Certain CPU Architectures feature different types of CPU flags here. Broadwell has fewer features as, for example, Skylake, but still more features than a SandyBridge CPU, and this is what QEMU and KVM rely on. Depending on the CPU architecture you select, the “well known” flags will be forwarded as CPU features into the VM. So forwarding the rdseed capabilities of your CPU to the VM can increase encryption performance as you add an additional random number generator to your system for more entropy. A feature that was not present in an older SandyBridge CPU, for example. How to use it on the ODROID H2? The problem with the ODROID H2 is, that it’s not a real server board, it’s in some cases not even a real Desktop processor, so it misses quite some CPU features that you would expect on these devices. The virtualization is optimized for server environment and boards like the ODROID H2 does not match this description that’s why we have to fix some things to make it work correctly. By default, the CPU should be shown as Westmere or IvyBridge-IBRS, since these are the CPUs that KVM will find as compatible by default, but that is only because these are the ones where it finds ALL of the CPU features that it expects. But even if it doesn’t find some features, that doesn’t mean it wouldn’t be beneficial to use a higher CPU architecture.

Figure 13 - Trying to start a VM with SandyBridge-IBRS configuration fails with missing CPU features
Figure 13 - Trying to start a VM with SandyBridge-IBRS configuration fails with missing CPU features

Here we can use virsh again to configure specific options as a workaround. As I explained before, the different CPU types are a combination of different CPU flags. This tells us that we’re missing the avx feature which if we compare with the flags of the ODROID-H2 it’s true that this feature is missing. We can add this to machine configuration. There’s also a list of extra features that I used, but are not part of the SandyBridge configuration and therefore have to be added manually. Using the following command, we can edit the configuration of the VM directly:

$ virsh edit --domain win10
Figure 14 - Adding and disabling CPU features directly in the VM configuration with virsh edit
Figure 14 - Adding and disabling CPU features directly in the VM configuration with virsh edit

Between the flag < cpu >and , we can add definitions regarding our CPU. As you can see in Figure 14, we have two options: either require or disable. Require will forward a CPU feature from the host CPU to the VM, and Disable will remove a CPU feature from the list of features forwarded to a VM. Since SandyBridge, for example, fails due to missing CPU feature avx, we can use the following option:

< feature policy='disable' name='avx' />
With that tweak, we can use a SandyBridge CPU in our VM even if not all features are supported. In fact, I was able to run Skylake-Client-IBRS by disabling the following features:
< feature policy='disable' name='avx' />
< feature policy='disable' name='avx2' />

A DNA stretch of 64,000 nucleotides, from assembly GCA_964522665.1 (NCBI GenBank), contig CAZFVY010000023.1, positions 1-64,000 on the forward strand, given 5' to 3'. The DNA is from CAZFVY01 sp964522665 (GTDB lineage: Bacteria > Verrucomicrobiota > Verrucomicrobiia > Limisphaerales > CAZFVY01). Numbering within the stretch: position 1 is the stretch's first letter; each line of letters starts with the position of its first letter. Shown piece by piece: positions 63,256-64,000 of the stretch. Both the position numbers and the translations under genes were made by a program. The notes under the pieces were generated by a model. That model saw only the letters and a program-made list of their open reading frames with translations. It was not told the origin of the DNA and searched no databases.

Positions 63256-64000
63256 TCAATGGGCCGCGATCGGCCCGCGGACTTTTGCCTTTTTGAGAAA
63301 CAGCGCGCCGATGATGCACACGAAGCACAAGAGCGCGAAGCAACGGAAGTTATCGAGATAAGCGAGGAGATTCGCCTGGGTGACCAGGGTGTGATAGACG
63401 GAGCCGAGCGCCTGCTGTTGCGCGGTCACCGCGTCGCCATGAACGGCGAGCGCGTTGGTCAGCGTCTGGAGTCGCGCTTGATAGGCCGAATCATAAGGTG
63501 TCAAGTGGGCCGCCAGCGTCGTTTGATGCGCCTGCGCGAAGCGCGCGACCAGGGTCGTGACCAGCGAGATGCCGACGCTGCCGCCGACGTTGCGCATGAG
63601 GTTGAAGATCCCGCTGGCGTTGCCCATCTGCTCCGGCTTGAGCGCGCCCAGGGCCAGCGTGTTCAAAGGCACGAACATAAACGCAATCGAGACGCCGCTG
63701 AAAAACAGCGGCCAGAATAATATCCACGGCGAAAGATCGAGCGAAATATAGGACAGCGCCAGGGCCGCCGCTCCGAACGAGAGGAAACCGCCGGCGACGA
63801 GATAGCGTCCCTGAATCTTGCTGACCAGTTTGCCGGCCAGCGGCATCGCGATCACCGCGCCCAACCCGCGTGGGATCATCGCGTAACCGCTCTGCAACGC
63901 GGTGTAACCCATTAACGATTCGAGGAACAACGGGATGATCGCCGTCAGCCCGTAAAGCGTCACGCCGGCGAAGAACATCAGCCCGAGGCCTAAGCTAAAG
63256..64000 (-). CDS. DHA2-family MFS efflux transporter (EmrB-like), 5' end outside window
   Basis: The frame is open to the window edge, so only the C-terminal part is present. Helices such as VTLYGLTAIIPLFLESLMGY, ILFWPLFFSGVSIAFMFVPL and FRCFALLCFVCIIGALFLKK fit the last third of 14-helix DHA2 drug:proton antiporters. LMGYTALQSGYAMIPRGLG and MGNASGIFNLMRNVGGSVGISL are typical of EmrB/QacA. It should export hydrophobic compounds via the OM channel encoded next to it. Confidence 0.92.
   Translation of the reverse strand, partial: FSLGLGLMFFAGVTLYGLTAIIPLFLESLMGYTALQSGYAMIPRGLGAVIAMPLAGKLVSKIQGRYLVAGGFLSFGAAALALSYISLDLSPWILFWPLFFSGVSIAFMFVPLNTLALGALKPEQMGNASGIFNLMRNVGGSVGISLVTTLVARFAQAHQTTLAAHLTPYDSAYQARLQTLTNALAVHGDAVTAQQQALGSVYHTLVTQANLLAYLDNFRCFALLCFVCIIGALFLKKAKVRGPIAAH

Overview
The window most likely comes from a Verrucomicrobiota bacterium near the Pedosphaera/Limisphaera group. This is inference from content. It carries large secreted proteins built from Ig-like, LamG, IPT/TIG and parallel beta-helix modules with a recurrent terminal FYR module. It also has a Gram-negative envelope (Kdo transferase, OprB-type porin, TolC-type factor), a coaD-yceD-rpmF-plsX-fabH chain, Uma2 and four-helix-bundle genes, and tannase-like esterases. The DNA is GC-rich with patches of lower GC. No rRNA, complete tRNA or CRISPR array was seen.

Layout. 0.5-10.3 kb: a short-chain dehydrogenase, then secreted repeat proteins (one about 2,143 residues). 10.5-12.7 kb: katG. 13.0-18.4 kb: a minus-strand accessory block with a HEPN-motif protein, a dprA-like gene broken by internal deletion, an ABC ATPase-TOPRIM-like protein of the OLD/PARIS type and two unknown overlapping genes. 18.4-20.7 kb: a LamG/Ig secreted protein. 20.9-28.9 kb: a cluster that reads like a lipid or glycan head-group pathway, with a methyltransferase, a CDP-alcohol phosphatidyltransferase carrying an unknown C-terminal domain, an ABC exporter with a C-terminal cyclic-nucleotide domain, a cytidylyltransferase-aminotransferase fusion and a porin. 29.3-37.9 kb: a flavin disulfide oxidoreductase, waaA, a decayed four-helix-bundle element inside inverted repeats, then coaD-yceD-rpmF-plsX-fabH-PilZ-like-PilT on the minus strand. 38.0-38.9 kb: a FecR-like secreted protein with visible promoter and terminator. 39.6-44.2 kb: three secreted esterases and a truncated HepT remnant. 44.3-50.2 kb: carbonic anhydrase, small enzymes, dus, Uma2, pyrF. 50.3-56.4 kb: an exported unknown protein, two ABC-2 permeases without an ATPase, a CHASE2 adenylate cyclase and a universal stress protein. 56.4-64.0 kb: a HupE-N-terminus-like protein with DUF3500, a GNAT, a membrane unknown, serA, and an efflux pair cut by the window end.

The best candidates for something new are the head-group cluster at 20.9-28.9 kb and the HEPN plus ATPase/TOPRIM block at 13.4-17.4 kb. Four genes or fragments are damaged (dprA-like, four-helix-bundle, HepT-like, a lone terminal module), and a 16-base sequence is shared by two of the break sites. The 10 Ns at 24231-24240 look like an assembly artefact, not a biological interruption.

< feature policy='disable' name='fma' />
< feature policy='disable' name='pcid' />
< feature policy='disable' name='bmi1' />
< feature policy='disable' name='bmi2' />
< feature policy='disable' name='invpcid' />
< feature policy='disable' name='f16c' />
< feature policy='disable' name='hle' />
< feature policy='disable' name='rtm' />
< feature policy='disable' name='adx' />
< feature policy='disable' name='abm' />
I suggest adding the feature “hypervisor”, as this is generally supported to advertise that the machine is a VM. General information You can get an idea of what is possible and what is the most recent supported CPUs by checking this link: It is important to enable some features that can tell a Guest that he does not need to fix some of the recent Intel bugs such as Spectre. There’s microcode working around this bug available on the OS. This microcode normally reduces CPU performance to a certain degree. If you run a VM, the VM is not aware of the fact that this “bug” is not present on the CPU (fixed by the microcode on the host) and would try to fix it with it’s own microcode as well. For this, you will find some CPU flags on the site above that tell the VM that this bug is already fixed, which you can add with the “require” flag. You will also find options for AMD processors on the site above. Once again this is a feature you should read into if you want to know more about it.


Diving into KVM and libvirt was a very interesting experience. The ability to migrate VMs on the fly without interrupting the service is a very cool feature and very helpful in a production environment. At work, we’ve been using this for years already. In combination with Ceph or other low cost storage solutions, it’s a good and cheap alternative to VMware for example, with a lot of enterprise grade features.Since it’s running directly on Linux, a standard Debian or Ubuntu server with next to nothing installed is already enough to run and provides a good basis for managing your hosts and VMs. You get current drivers and kernels with security patches, and are not locked into solutions like VMWare where you have to wait for them to provide hardware support and kernel patches for their software.

Running GNOME Desktop on the ODROID-N2